Lars Løkke Rasmussen, the Danish PM, regularly makes it known to the leaders of Greenland and the Faroe Islands, which together with Denmark collectively make up the Kingdom of Denmark, that they are welcome to the advice Copenhagen can give, particularly when it comes to setting their economies on the right track.

"In Denmark, we've been through periods of reforms and economic austerity. I've even been responsible for some of them. They are necessary. They have been necessary, and they will be necessary," Rasmussen told the Folketing, the national assembly, in 2016 debate about his State of the Kingdom, an annual report.

The 2017 report, filed on April 7 and released yesterday, continues in the same vein, warning Greenland in particular of the need to improve its economic fundamentals if it is to staunch a widening gap between public expenses and revenue, brought on in large part by an aging population and high unemployment.

Ironically, last year was a good year for Greenland; the economy grew 4.6 percent after a modest 1.7 percent improvement in 2015. The previous two years, it contracted. The growth, by and large, is due to high prices for fish, the country's dominant export. Infrastructure projects, most significantly a prison and a port in Nuuk, also contributed.

In addition, 55 percent of government revenue (and 20 percent of GDP) is in the form of an annual 3.7 billion kroner ($530 million) block grant paid by Copenhagen to Nuuk.

None of this is anything to build long-term economic growth on though, the report warns. Fishing quotas, for example, are higher than biologists' recommendations, and construction of both projects is nearing completion.

When it comes to the block grant, Copenhagen and Nuuk agreed in 2009 to stop raising the amount each year. In real terms, this means that, over the past eight years, its value has shrunk by 250 million kroner. Should more powers be developed from Copenhagen, Nuuk will be responsible for paying for them too. In all, this could end up adding an estimated 800 million kroner to the cost of running the country.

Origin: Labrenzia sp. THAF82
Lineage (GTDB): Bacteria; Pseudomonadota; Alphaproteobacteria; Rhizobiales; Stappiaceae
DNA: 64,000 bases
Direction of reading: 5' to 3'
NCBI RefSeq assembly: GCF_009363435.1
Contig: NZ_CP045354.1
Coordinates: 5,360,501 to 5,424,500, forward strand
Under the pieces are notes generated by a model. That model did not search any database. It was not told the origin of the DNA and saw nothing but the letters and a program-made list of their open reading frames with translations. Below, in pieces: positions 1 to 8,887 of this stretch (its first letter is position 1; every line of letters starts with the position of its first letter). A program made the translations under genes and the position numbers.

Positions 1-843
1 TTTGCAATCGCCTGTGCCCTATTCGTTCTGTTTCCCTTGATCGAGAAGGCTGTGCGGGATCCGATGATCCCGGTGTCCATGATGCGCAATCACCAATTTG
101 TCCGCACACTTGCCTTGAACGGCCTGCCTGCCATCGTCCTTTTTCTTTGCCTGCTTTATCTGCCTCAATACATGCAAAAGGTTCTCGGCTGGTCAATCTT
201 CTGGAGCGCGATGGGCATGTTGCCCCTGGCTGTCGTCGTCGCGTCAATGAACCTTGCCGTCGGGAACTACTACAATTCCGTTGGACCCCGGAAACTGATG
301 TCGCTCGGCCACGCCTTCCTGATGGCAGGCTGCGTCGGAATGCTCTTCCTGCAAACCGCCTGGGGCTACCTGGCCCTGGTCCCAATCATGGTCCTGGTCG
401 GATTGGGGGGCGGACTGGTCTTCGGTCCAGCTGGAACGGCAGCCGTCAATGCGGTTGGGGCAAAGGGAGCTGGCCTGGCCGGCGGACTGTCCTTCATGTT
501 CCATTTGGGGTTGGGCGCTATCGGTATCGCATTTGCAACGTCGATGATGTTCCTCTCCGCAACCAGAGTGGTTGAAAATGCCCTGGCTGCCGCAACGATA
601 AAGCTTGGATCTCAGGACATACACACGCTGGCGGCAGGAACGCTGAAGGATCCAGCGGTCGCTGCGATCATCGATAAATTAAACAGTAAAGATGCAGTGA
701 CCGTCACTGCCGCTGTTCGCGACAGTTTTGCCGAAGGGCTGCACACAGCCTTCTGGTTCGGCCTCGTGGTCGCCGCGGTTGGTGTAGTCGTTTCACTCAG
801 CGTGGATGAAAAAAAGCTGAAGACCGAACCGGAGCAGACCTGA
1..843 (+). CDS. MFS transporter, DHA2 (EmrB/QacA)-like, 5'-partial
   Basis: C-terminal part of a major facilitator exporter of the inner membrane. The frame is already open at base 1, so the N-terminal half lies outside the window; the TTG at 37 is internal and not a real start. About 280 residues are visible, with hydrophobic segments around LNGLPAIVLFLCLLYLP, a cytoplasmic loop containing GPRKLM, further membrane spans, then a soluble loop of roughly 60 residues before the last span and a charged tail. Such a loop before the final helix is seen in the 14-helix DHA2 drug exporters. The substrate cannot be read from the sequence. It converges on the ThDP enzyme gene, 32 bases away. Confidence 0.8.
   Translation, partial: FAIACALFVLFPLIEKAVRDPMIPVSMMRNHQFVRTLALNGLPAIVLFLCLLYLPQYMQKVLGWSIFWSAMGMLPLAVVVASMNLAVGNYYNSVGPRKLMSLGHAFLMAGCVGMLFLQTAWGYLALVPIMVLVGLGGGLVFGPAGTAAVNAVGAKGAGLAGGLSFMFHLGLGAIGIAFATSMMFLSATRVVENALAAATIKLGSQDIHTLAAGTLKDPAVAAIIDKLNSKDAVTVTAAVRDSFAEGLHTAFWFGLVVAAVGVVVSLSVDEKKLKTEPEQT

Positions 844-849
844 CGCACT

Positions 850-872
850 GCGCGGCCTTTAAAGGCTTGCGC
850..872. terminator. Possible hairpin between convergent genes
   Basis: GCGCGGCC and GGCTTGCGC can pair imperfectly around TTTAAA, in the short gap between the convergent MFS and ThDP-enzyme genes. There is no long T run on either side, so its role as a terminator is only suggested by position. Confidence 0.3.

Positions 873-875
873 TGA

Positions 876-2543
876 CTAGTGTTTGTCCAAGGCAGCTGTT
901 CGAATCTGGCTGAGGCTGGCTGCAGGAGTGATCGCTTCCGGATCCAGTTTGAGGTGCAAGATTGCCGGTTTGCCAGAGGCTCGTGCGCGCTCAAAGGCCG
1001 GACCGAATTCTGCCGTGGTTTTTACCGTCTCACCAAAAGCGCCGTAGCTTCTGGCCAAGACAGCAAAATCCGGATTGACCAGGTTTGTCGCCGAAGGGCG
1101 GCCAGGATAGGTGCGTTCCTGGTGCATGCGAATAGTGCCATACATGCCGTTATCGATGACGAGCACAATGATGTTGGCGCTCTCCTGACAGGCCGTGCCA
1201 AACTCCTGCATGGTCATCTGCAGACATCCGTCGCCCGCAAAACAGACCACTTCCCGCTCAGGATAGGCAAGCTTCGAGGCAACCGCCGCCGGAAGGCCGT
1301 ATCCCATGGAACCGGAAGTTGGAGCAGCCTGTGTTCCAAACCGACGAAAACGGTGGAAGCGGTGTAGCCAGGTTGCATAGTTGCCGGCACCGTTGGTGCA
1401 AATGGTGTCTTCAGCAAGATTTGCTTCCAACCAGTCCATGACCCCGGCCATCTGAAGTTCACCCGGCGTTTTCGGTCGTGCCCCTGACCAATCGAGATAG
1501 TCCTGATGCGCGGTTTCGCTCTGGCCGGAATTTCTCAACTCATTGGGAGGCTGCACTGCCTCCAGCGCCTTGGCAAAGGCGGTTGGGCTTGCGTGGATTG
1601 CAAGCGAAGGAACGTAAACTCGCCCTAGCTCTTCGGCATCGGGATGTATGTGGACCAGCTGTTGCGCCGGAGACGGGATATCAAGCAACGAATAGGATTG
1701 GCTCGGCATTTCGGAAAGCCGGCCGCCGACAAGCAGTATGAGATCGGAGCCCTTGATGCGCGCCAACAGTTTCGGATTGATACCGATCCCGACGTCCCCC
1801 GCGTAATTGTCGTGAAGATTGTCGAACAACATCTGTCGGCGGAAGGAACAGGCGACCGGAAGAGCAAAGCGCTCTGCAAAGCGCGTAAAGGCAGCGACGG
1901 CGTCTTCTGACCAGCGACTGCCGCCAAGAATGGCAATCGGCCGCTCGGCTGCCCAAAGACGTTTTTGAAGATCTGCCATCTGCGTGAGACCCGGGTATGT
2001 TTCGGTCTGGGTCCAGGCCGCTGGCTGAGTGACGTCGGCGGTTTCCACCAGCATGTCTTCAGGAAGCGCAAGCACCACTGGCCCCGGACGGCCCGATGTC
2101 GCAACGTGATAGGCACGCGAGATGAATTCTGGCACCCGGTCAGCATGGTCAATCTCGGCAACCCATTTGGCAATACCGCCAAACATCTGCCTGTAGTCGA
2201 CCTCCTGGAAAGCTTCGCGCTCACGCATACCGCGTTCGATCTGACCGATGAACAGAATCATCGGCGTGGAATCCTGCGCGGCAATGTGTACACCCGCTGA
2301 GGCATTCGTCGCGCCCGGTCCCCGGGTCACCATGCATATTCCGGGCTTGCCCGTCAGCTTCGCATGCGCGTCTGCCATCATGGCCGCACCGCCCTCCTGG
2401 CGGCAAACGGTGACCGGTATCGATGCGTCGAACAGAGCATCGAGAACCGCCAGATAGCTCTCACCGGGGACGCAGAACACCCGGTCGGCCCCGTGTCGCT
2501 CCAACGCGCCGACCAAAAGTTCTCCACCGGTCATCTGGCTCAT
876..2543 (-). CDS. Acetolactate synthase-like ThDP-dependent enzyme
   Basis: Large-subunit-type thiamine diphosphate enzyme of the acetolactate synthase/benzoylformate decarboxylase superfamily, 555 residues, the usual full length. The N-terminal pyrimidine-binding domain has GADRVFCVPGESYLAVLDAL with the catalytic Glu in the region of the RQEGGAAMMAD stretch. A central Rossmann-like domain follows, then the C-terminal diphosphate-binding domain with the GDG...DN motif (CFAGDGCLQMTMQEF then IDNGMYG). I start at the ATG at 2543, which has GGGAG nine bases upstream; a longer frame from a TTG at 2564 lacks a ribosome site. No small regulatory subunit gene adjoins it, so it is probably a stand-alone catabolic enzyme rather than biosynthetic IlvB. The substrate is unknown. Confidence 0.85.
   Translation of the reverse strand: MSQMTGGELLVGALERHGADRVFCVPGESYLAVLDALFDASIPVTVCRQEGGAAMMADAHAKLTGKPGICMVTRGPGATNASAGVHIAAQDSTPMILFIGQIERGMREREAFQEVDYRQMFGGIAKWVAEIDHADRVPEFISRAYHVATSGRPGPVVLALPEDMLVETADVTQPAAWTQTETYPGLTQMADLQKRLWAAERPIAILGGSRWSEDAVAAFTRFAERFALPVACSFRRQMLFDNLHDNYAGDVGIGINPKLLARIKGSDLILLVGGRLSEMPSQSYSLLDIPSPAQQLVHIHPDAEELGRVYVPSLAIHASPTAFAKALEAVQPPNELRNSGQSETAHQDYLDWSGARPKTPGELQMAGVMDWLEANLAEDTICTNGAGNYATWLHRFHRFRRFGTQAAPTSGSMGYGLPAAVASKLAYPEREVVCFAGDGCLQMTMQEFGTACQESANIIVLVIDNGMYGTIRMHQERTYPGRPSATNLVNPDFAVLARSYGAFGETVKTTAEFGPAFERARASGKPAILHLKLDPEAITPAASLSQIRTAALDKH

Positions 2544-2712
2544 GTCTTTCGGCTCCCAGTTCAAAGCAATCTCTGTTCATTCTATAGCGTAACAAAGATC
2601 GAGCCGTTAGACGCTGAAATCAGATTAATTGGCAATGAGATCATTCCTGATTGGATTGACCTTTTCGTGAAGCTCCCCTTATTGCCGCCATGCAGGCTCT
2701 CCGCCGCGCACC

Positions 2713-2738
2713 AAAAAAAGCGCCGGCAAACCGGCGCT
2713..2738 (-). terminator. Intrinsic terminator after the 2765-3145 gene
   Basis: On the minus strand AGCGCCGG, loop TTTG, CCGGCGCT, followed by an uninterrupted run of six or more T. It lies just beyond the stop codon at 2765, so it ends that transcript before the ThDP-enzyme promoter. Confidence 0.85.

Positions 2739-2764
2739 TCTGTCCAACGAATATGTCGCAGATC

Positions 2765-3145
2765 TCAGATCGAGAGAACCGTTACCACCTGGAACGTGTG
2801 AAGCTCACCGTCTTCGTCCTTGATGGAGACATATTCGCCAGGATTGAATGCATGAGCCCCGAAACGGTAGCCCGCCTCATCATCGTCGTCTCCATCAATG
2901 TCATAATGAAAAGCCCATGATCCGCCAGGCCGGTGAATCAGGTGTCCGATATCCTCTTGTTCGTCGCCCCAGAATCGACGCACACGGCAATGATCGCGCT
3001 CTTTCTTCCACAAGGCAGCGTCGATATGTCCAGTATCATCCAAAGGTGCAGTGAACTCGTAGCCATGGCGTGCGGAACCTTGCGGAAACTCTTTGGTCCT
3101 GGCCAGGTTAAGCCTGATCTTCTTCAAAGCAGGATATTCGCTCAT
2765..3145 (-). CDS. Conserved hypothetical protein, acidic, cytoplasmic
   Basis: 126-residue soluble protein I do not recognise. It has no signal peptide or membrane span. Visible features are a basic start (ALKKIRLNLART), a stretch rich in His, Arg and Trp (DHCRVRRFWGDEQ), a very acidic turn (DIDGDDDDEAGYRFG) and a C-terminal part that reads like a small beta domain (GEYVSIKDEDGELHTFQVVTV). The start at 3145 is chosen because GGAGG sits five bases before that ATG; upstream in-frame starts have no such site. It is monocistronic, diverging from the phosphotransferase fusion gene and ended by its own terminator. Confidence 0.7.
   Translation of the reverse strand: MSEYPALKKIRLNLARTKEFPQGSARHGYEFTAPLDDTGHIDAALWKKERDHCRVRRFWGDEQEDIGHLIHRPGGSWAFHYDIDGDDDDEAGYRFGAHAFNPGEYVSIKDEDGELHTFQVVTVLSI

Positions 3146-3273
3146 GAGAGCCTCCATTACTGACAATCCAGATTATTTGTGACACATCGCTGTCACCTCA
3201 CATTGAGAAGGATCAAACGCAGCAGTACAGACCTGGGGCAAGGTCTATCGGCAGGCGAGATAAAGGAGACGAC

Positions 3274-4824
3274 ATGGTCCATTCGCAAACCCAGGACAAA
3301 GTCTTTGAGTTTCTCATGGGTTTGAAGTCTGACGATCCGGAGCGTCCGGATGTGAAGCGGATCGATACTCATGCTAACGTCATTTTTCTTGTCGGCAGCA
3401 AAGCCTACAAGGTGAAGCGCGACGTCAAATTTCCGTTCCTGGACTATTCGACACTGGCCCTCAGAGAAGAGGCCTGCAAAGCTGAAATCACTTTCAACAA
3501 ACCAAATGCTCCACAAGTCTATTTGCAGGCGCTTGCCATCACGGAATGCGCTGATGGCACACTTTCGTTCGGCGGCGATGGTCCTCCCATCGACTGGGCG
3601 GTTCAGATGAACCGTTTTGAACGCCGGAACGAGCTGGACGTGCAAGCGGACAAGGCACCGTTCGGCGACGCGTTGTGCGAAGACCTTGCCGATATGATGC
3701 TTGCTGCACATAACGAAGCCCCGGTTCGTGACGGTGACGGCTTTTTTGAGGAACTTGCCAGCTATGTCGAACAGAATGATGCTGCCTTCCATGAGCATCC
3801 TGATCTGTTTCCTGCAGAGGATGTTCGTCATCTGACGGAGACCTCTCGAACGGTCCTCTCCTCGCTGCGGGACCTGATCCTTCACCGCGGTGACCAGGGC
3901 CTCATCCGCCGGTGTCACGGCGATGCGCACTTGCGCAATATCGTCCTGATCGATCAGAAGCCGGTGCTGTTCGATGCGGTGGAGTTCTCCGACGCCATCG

New sources of income, in the form of mining activity expected to get underway this year and in the coming years, as well as new airport construction, are available, but they do not eliminate the need for reforms.

Citing figures from Grønlands Økonomisk Råd, a panel of advisers to the Greenlandic government, the report reminds decision-makers in Nuuk that revenue can be expected to remain flat over the next two decades, at the same time as expenses gallop to an estimated 1 billion kroner annual shortfall in 2035, amounting to 7 percent of GDP. In last year's report, the projected shortfall was 750 million kroner.

Nuuk's plan for addressing the shortcoming has four elements: education, economic diversification, a modernized public sector and reforming the tax system and the way public benefits are paid. If the reduction in public expenses works as planned, it will save 650 million kroner annually.

As an example of the advice Copenhagen can give, Rasmussen notes that his Finance Ministry helped Nuuk craft a law that will require national and local budgets to be balanced over a four-year period.

"The law," the PM explains, "does not address the structural problems the Greenlandic economy faces, but it can help get expenses under control."

The Folketing will debate Rasmussen's report on May 23. Meetings between the three national leaders are typically held in the spring, though no date for this year's session is available.